This herbaceous perennial, also called marsh phlox, is a member of the Polemoniaceae family that also include Jacob’s ladder. It is native to midwesternand southeastern US from Maryland to Wisconsin, south to Florida and Texas where it grows in moist to wet areas of prairies, meadows, and woodlands. Plants grow up to 4′ tall from a taproot and have unbranched, slender, hairless stems bearing medium green opposite lanceolate leaves. From late spring to early summer, terminal dome-shaped clusters up to 12″ long appear bearing 3- 20 pink to lavender, fragrant flowers. Each tubular flower is up to 1′ across and has 5 petal like lobes. The flowers are attractive to hummingbirds and butterflies. Smooth phlox tolerates heat, humidity, and moist soil well, band unlike most other phlox, is resistant to root rot and powdery mildew. The genus name, Phlox, is the Greek word for flame and refers to he vivid color of some varieties. The specific epithet, glaberrima, is the superlative form of the Latin adjective glaber and means very hairless, referring to the lack of hairs on all parts of the plant.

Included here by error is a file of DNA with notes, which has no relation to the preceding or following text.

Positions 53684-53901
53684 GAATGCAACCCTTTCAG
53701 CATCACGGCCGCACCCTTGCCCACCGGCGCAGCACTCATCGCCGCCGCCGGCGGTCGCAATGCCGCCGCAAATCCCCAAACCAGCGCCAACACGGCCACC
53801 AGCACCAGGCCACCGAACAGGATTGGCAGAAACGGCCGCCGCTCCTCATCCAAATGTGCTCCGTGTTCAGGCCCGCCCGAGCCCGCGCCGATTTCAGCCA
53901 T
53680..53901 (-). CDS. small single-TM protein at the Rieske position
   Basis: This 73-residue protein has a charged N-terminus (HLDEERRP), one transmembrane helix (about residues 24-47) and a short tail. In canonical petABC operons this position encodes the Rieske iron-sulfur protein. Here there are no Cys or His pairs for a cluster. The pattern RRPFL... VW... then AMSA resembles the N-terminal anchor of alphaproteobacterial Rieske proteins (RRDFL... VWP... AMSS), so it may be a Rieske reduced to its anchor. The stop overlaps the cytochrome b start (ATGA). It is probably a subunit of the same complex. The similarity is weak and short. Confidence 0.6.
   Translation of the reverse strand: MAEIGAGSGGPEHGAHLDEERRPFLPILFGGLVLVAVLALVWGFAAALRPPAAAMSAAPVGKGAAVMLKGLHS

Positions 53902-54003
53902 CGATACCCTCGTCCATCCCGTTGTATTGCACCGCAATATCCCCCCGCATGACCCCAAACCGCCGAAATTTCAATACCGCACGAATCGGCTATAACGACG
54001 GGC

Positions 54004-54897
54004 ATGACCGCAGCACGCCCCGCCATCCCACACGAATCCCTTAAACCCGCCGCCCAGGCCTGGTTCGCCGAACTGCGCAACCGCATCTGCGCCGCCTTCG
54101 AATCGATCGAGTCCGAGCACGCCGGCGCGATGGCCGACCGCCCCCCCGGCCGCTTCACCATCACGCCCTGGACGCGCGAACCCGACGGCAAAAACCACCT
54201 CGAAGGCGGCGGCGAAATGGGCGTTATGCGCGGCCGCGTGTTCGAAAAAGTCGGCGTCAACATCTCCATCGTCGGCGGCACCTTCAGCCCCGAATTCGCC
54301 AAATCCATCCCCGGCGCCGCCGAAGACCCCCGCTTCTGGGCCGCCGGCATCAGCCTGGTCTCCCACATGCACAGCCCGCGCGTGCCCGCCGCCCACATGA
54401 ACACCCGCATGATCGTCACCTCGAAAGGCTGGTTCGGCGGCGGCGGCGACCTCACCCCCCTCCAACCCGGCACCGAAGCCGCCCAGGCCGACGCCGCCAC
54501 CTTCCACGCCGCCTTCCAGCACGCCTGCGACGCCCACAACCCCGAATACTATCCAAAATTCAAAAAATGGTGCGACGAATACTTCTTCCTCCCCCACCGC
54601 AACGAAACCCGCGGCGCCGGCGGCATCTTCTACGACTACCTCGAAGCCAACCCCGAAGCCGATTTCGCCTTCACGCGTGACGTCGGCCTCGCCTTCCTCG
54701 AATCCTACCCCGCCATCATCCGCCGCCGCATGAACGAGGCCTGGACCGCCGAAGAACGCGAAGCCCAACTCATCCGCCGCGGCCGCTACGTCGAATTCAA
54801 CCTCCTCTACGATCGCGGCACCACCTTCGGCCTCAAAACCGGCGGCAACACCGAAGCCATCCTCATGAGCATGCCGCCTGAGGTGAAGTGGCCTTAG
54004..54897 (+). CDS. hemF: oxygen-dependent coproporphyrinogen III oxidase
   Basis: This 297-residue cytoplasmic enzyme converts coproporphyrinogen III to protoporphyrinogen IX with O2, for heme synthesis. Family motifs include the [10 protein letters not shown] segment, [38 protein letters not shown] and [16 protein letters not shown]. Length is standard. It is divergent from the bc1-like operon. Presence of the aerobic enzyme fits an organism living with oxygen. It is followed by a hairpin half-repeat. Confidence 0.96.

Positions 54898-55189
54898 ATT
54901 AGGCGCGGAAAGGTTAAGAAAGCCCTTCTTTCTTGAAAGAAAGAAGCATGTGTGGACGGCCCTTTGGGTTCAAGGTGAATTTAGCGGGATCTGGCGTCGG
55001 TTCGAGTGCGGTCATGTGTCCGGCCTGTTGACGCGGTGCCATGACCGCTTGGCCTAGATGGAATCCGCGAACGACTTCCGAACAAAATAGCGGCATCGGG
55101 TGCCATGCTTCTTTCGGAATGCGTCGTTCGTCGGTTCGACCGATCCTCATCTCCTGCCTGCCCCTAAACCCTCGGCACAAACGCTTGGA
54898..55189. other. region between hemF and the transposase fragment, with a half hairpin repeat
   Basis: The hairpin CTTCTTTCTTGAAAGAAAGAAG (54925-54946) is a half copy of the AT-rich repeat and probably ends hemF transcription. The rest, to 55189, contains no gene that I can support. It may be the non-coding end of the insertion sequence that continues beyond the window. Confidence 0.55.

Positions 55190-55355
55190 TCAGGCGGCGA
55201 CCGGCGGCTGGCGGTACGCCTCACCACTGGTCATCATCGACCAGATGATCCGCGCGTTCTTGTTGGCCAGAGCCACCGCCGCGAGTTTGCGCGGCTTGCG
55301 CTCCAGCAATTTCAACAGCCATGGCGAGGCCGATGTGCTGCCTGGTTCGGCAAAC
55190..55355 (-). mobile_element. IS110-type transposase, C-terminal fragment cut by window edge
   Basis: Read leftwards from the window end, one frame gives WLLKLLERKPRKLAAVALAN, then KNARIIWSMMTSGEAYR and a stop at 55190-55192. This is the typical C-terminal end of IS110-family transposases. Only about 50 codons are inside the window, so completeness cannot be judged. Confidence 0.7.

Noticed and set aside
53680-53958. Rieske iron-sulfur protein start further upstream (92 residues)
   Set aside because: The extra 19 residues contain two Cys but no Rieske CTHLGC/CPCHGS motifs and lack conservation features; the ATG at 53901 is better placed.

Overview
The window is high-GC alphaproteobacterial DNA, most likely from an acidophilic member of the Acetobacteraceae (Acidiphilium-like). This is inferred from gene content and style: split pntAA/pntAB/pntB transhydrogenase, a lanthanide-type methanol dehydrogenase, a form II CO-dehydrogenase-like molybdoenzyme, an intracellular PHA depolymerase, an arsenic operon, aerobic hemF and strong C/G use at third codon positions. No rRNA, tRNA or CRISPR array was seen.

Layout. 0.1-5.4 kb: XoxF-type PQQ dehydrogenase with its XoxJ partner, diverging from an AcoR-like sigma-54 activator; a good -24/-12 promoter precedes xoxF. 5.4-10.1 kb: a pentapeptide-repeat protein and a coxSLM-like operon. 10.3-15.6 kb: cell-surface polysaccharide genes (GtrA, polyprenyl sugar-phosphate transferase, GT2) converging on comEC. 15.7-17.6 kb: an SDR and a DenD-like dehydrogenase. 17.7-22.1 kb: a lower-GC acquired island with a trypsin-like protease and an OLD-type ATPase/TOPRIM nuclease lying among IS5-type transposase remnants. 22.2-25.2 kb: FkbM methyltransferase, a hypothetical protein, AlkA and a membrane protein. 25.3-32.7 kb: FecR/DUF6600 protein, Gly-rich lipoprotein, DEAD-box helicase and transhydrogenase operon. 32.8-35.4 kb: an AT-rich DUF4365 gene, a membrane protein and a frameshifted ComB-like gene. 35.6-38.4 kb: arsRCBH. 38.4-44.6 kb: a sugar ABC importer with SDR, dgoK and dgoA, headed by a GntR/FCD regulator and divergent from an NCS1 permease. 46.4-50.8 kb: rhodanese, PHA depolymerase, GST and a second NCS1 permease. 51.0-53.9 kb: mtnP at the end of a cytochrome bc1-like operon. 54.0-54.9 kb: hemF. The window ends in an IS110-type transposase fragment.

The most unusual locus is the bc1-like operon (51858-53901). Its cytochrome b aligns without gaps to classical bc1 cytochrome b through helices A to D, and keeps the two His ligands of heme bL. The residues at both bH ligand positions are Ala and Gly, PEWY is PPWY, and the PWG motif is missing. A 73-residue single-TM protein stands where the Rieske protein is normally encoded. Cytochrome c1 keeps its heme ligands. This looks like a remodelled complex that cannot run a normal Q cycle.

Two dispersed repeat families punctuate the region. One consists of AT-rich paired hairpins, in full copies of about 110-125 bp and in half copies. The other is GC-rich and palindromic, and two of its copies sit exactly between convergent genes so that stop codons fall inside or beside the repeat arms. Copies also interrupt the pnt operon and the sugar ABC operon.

Type: Herbaceous perennial
Bloom: Clusters of pink tubular flowers with 5 petal like lobes in late spring to early summer
Size: 2-4′ H x 2-2.5′ W
Light: Full sun
Soil: Fertile, moderately moist, well-drained; does not tolerate drought.
Hardiness: Zones 3-8
Care: Deadhead to prolong bloom and prevent self-seeding.
Pests and Diseases: Spider mites
Propagation: Seed, division
Companion Plants: Amsonia tabernaemontana, Penstemon digitalis, Campanula spp
Outstanding Selections:’Morris Berd’
Photo Credit: Wikipedia